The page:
A Bump on a Log

Bumps on logs intrigue me. To be technical immediately, these bumps are burls. Find them on limbs and trunks of trees. Burls are formed from changes in the growth hormones of the tree. These changes occur from a number of factors. They originate from bacteria, a virus, a fungus, or even an insect.  The most common bacteria responsible for most burls is the crown gall bacterium. Scientists have discovered that crown gall bacterium carries with it extra DNA identified as plasmid. It causes the tree to produce extra amino acids and new growth regulators which cause the burl to grow. The burl appears be the preferred habitat for the bacterium. It is remarkable that the bacterium which begins the burl has usually disappeared long before the burl becomes large.

DSC_0066_1553sigA burl on a log appears useless. It does not move, its inactive, it breaks the uniformity of the tree trunk or limb on which it grows. On the outside is seems useless. The surface appearance of a burl does not fit the contour of the trunk or limb it grows on.  A derogatory statement about people relates to the burl. Know that being referred to as a “bump on a log” is not positive. It means you are not contributing, even worthless. Being a bump on a log suggests a laziness of heart, mind or body. There are few times in life when being a bump/burl on a log is a good thing.

Yet, the dense wood of burls may have great value to woodworkers. The wood grain found in burls is twisted and contorted. Its deformed nature creates a grain woodworkers call “figure.” Normally grained wood generally follows parallel lines. The grain of a burl is comparable to a ball of twine, twisted and wrapped together. Beautifully crafted pieces of art, furniture and sculpture are created from tree burls. Large burls have significant value. Because of this, the theft of burls on trees in parks and private property occurs. While a burl remains on the tree there is little damage. When a burl is removed disease is more likely to follow.

Burls teach us a spiritual lesson. Humans get burls. You can not see them on the outside as on trees. Inside every human there are “burls”. We are born with them. They are not benign. In trees burls are caused by bacteria. The bacteria in humans is sin. It is not a topic any of us enjoy being reminded of. Human burls cause jealousy, envy, striving and contention with others. Human burls are the cause of wars, murder, and sorrow and grief of all kinds. Whether we are willing to acknowledge sin in the life of every human, it exists. It is the unseen “burl.” In contrast to tree burls, human sin is deadly. Unless sin is dealt with sin in the life of a human condemns all to righteous judgement-from God.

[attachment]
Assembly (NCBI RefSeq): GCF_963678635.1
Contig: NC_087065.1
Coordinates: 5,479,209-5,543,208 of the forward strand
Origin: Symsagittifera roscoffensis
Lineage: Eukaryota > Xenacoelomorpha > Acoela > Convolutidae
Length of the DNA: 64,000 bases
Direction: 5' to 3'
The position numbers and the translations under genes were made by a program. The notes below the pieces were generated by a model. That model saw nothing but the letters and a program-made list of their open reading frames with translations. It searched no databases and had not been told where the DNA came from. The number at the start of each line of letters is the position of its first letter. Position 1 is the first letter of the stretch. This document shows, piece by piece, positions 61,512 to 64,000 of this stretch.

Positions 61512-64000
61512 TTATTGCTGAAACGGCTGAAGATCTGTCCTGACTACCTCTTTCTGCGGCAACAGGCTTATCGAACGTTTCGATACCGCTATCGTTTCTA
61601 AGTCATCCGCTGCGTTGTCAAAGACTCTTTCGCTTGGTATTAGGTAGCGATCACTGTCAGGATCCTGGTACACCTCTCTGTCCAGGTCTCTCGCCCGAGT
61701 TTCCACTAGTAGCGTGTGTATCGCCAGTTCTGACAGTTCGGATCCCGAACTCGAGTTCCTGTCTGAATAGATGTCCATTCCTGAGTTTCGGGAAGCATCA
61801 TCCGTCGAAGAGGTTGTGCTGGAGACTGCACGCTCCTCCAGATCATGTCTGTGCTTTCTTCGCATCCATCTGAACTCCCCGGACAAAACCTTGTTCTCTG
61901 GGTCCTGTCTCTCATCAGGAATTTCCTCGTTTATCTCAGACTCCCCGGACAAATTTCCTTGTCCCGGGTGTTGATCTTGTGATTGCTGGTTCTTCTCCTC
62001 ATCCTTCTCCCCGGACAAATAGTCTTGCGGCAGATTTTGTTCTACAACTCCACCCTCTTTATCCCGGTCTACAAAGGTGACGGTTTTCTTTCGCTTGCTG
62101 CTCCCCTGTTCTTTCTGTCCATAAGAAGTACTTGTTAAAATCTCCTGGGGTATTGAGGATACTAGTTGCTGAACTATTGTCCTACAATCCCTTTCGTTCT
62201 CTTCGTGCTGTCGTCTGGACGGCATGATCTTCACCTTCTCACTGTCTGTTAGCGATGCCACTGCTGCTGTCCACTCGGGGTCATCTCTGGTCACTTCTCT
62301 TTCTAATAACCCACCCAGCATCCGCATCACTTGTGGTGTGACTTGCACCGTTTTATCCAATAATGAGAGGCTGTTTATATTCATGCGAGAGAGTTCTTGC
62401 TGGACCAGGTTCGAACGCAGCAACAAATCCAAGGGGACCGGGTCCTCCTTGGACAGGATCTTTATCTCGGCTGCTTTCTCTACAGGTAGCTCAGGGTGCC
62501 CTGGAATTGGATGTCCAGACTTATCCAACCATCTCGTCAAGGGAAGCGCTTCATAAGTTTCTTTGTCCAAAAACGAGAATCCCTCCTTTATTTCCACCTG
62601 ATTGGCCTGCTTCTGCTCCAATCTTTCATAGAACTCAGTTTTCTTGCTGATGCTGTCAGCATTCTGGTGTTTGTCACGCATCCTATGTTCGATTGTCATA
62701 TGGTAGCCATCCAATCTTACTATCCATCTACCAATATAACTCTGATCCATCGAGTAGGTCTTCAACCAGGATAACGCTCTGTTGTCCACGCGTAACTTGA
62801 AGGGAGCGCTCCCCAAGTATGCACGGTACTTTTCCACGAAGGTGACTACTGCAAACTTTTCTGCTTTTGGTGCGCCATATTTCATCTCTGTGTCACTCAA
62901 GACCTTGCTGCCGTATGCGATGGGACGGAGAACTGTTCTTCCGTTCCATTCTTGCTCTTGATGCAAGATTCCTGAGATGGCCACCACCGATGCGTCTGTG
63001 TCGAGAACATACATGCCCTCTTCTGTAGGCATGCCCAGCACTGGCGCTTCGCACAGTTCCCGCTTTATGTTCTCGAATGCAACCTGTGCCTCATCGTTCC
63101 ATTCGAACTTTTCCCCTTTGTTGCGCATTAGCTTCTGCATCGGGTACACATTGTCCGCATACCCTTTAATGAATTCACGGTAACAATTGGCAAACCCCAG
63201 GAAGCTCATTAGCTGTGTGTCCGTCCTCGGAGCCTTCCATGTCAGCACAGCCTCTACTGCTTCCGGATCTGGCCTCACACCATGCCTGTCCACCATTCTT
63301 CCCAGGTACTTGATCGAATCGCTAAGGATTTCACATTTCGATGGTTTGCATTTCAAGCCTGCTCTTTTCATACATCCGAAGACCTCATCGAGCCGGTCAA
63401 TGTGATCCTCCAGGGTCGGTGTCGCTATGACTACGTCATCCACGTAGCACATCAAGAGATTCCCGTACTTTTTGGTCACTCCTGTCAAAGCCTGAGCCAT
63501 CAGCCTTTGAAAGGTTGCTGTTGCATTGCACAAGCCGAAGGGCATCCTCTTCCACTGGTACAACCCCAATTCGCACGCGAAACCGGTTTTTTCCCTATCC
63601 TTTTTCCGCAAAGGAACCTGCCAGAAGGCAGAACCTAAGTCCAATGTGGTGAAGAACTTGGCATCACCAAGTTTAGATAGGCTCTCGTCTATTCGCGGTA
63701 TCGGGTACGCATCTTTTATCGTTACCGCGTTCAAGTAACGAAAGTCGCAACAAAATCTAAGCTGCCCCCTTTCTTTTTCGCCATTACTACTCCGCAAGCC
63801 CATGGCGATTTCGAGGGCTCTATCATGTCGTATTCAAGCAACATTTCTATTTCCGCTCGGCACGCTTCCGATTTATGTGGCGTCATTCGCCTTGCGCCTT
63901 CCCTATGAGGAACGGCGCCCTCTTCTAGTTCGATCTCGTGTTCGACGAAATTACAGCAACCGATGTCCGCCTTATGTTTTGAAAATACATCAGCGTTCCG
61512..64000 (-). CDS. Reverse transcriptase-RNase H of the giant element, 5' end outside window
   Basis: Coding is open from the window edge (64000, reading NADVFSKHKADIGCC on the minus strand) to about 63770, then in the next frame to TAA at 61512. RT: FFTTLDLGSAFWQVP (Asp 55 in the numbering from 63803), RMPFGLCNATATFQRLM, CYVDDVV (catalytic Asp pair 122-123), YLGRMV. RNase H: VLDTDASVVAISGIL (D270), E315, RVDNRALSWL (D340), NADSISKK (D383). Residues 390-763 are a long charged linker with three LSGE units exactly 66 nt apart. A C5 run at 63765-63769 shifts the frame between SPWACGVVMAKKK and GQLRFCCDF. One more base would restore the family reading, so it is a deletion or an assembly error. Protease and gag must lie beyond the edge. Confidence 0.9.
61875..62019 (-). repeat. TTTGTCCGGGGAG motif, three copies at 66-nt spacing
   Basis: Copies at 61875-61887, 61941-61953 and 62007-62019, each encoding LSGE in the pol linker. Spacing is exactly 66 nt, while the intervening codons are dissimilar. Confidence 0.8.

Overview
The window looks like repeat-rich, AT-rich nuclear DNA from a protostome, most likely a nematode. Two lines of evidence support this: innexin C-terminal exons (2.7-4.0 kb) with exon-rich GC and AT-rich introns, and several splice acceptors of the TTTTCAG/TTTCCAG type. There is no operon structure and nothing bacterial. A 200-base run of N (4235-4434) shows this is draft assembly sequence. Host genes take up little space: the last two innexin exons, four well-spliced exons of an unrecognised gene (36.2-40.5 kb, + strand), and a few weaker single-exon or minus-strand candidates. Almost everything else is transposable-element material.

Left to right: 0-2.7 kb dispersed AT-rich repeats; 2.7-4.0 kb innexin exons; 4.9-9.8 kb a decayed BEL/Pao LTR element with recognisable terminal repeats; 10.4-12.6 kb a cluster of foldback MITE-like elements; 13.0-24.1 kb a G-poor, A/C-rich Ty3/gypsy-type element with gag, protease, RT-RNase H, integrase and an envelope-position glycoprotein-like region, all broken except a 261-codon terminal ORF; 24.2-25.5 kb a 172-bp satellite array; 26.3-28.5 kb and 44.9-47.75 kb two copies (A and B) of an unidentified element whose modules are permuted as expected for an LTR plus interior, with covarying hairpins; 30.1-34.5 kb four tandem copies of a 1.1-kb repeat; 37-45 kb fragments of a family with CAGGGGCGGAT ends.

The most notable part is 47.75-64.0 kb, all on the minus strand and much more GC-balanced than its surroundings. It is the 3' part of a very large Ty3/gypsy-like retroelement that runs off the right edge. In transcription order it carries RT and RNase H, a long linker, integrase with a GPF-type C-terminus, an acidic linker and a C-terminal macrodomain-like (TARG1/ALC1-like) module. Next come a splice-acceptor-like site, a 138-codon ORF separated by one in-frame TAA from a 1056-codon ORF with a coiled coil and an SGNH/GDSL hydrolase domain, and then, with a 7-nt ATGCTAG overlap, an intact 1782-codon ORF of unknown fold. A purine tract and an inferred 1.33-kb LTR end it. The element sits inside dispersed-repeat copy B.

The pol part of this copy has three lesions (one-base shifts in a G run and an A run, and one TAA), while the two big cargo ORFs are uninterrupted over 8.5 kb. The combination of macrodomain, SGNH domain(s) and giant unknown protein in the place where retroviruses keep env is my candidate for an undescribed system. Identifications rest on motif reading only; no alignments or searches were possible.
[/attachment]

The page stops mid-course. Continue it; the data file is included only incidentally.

Sin “burls” in the human heart are terminal.

Just as a burl can be turned into something of beautiful by a skilled carpenter, there is a way to turn the burl of sin to something beautiful, something perfect. All it takes is a Master. Jesus is that Master. As a boy and young man, he learned to work with wood. He was a carpenter. I have a friend who calls Jesus “the big carpenter.”  We do not need his carpentry skills here. The sacrificial death of this Carpenter gives every human who believes in him permanent “burl” removal. The blood of Jesus cleans the “burl causing bacteria” of sin from every human. The Psalmist knew how to be cleaned of sin. In Psalm 51:2 we read, “Wash away all my iniquity and cleanse me from my sin.” Only Jesus, “the Big Carpenter” can do that. He takes our sinful burls and turns them into a beautiful work of art, a human no longer sentenced to death, but cleaned of sin.

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Author: davidwellis

What does a grandfather, husband, former public school teacher and Education Specialist for the United States Fish and Wildlife Service with many life experiences in nature do with them? A naturalist with a camera-makes outside a daily destination. My confidence is that God will guide my words, and photos. We live in a magnificent world, come and look at it with me through eyes, lens and words. To God be the glory. Current Profile Photo- Prickly Ash, the name summarizes this brushy undergrowth well. It fascinates me with its thorny branches. Seeing a vine wrapped around the trunk called for a photo.